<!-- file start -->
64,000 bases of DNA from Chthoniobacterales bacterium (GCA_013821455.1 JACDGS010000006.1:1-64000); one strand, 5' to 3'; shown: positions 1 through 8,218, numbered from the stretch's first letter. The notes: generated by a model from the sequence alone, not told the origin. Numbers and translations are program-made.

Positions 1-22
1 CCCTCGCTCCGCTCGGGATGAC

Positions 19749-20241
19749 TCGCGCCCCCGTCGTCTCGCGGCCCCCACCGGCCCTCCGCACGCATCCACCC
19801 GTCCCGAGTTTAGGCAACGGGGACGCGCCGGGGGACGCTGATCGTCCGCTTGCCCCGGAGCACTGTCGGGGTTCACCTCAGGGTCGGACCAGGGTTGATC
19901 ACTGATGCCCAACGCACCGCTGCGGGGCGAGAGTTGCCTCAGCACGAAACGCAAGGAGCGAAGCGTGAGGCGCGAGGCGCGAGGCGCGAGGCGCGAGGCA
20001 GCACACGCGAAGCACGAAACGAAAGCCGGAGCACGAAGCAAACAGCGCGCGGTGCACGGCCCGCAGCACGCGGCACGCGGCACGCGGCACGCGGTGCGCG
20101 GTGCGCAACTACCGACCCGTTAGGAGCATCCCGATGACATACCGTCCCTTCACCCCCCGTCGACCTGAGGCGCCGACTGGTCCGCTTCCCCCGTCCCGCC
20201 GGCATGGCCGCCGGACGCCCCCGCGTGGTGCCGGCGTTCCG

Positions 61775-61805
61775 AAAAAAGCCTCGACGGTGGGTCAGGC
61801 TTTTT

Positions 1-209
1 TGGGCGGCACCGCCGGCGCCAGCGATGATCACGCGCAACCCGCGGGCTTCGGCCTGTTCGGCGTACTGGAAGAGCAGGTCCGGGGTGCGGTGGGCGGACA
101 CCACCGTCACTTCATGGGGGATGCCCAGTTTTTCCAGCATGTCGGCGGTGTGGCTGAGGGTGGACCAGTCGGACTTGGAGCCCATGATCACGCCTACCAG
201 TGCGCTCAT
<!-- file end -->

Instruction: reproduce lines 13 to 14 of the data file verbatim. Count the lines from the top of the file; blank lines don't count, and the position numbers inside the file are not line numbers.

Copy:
61801 TTTTT

Positions 1-209